Talking Points for When People Who Don’t Get Social Media as a News Platform

Someone asked me the other day something to the effect of this – what is the point of social media when it comes to news – isn’t CNN just as fast?

It occurred to me that many of us in healthcare communications may face this question from people outside of the communications profession who, as a consequence of being professionally focused elsewhere, may not have a grasp of the how’s and why’s with respect to why social media is important in the overall communications picture.  In other words, there are many people outside of communications who may not have grasped all of the ways social media has changed the way we communicate.

So here are a few talking points to help in the event that, or a similar question, is posed to you.  There is nothing breathtaking here and it represents things I have said in this space previously, but I thought it might be handy to have them in a list – for when you need them.

  1. Not all social media are equal news platforms – some – like Facebook –  are more social platforms where news is spread, while some may perceive that Twitter has evolved as a major news platform.
  2. In any case, social media platforms offer people the ability to get news from personal sources who they trust and from people who are interested in the same or similar things and with whom they share outlooks on many topics.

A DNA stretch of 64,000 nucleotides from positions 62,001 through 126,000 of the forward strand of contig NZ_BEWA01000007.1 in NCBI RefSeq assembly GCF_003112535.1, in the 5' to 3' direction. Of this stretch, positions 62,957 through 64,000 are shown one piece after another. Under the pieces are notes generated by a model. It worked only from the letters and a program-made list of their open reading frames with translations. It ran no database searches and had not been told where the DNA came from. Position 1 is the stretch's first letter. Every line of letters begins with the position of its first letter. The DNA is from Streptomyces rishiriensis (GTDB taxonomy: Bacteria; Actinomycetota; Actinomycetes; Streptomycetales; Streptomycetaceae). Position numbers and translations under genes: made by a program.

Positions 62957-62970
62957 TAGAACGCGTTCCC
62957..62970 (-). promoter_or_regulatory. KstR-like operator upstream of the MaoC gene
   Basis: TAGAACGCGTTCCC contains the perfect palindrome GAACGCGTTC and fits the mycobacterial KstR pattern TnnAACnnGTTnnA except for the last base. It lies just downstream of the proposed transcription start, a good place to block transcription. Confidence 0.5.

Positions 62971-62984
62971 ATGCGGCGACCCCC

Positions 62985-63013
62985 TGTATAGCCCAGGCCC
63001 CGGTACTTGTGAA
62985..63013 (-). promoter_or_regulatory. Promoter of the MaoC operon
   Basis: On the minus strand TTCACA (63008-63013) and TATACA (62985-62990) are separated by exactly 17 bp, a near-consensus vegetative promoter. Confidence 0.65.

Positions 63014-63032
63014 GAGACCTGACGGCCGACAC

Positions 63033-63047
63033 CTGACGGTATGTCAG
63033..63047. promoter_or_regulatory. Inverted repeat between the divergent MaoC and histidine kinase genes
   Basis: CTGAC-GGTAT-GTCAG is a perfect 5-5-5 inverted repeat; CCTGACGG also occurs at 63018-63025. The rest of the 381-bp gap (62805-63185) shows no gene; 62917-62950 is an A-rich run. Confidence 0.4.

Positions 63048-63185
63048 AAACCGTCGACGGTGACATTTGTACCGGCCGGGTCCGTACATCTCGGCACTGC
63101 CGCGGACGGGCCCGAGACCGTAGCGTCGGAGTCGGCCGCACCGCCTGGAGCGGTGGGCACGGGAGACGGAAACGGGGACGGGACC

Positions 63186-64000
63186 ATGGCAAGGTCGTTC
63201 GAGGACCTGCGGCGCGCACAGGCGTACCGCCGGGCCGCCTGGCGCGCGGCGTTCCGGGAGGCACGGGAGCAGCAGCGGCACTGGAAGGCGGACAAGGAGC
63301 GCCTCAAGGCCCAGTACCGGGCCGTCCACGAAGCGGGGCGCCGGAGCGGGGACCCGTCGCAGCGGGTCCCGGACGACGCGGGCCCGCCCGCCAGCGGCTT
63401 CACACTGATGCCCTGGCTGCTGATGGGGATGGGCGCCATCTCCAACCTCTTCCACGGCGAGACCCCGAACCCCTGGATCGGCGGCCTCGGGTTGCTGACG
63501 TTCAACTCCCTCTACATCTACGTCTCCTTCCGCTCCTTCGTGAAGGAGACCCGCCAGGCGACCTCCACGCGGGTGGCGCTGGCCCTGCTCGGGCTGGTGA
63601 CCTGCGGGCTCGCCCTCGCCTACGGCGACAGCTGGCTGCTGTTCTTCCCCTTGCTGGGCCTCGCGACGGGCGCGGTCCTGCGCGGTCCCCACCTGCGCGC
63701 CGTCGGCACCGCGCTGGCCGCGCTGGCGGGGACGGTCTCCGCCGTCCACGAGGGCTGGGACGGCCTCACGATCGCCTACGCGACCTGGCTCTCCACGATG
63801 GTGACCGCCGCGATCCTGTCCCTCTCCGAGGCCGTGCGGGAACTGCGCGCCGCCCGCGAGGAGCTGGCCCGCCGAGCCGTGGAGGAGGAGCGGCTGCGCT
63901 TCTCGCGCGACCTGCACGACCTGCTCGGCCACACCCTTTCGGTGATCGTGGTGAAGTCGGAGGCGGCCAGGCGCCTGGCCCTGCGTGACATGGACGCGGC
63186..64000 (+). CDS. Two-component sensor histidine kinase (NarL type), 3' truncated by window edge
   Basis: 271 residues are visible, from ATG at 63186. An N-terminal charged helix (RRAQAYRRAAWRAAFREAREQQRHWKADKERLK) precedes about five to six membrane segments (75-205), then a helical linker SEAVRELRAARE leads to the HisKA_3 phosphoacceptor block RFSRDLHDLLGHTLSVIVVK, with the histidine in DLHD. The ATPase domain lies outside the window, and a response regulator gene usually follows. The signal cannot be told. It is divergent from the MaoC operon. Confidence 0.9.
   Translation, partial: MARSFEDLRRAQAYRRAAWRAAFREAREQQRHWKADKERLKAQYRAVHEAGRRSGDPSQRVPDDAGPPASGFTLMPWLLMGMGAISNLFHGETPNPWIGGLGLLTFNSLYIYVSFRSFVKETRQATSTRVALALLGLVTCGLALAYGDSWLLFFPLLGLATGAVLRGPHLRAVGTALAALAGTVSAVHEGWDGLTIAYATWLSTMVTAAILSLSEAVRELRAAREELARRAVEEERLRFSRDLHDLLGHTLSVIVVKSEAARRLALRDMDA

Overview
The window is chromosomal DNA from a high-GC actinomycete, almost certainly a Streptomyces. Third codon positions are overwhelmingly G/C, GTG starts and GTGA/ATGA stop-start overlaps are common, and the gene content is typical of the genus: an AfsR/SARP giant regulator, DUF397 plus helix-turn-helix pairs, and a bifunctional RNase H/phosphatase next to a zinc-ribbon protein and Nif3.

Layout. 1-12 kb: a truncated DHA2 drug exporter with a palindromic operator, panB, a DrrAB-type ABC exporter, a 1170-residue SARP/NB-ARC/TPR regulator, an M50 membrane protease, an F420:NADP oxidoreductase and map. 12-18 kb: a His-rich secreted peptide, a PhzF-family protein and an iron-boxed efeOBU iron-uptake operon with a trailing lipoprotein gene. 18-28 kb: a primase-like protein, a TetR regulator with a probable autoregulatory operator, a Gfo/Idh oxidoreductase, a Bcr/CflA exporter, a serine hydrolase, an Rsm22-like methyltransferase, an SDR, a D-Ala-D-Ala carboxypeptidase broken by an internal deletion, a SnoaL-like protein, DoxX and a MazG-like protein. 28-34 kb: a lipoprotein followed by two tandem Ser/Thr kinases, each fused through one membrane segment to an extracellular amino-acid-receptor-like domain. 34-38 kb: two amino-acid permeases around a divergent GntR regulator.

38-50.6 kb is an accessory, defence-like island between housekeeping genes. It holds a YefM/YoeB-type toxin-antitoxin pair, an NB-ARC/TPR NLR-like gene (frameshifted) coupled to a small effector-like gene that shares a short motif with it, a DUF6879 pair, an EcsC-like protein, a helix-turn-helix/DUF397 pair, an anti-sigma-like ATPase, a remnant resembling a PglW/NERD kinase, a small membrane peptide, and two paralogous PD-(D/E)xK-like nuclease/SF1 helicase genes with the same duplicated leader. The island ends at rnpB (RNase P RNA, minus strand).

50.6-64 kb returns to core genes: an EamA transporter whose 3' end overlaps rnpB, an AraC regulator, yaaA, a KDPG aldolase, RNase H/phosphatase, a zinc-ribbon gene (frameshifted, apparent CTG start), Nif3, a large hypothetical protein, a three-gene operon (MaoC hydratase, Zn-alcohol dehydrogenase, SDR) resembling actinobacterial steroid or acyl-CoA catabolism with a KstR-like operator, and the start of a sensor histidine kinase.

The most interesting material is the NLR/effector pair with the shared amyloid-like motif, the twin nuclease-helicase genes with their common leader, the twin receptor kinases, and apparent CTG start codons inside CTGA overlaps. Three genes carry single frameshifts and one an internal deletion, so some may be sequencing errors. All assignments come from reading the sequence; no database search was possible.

3. Social media also allows people to comment and spread news to their own networks – making it more participatory.
  4. Social media allows you to reach an audience who is likely already pre-disposed to be interested in your topic (e.g., people concerned about a specific disease or condition) rather than relying on a general publication that will reach a less enriched audience.
  5. In addition, social media allows instant reporting from almost any venue.  For example, medical meetings are very important for new medical products and the twitter traffic at these meetings increases every year, comprised of doctors, patient advocates, scientists as well as journalists.  As we have seen on the world stage, sometimes social media is the only means by which reporting even can occur – such as in areas of heavy conflict.
  6. Almost every journalist is on Twitter
  7. Social media in general and Twitter in particular allows a reporter to report several times a day instead of filing a single story (micro-reporting).

Feel free to add your own talking points, either yourself, or by leaving a comment!

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